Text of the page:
Desire Lines looks at migration as an inherently human act – one that has defined human history and the geopolitical framework of our planet. Shipley’s photographs are seen in dialogue with interviews from migrants and long-term residents, 20th century oral histories and 19th and 20th century archival photographs. This mix of time and perspective highlights a region long marked by migration, individual desire and preservation, but also systemic dominance and colonial control, hidden in hundreds of square miles of remote terrain.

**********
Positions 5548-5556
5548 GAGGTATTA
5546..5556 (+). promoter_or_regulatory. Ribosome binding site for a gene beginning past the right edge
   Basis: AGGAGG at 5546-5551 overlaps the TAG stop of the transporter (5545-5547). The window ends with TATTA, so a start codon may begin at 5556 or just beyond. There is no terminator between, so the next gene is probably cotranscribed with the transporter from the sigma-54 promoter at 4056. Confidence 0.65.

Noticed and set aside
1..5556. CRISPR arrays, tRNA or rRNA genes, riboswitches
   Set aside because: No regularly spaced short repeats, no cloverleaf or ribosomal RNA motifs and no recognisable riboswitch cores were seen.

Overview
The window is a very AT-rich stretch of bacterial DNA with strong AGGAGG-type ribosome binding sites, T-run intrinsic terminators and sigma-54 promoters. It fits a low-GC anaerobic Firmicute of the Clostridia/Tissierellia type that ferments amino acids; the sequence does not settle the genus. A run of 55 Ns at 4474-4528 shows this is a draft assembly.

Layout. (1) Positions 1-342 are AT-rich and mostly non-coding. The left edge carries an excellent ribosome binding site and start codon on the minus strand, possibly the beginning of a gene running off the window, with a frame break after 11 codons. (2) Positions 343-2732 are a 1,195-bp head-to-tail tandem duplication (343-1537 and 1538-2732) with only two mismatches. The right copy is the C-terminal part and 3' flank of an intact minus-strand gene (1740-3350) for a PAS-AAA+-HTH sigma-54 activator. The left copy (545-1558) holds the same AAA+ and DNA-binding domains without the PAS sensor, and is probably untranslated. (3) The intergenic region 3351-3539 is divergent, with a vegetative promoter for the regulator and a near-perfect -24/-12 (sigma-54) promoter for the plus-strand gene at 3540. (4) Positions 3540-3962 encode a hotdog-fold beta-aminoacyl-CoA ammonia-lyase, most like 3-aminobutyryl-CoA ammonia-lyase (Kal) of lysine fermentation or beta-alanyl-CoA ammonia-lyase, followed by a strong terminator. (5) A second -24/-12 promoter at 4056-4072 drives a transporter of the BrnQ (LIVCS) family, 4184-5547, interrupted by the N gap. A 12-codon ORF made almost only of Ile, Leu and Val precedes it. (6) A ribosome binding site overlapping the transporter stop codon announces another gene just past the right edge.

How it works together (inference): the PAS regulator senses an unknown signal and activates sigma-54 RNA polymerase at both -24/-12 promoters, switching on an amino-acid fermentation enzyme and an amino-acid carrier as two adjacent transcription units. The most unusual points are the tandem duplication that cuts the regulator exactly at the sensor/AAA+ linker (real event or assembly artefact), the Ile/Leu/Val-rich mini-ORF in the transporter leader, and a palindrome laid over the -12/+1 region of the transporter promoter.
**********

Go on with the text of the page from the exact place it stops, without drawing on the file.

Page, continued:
Desire Lines follows old and new movements through the desert landscape of the Sonoran borderlands of the United States and Mexico: paths taken by migrants and border agents, of missionaries and conquistadors, of indigenous people and industrialists. The messy and at times violent collision of peoples has created a region that defies the harmfully simplistic narratives so frequently attributed to our borders.
Shipley’s photographs focus on the disorienting experience of this landscape – a place of beauty or danger depending on the perspective of those moving through it. Deceptively empty, the landscape is under constant watch, heavily surveilled and controlled, with an ever-increasing military presence that has seeped into the lives of residents in surrounding communities.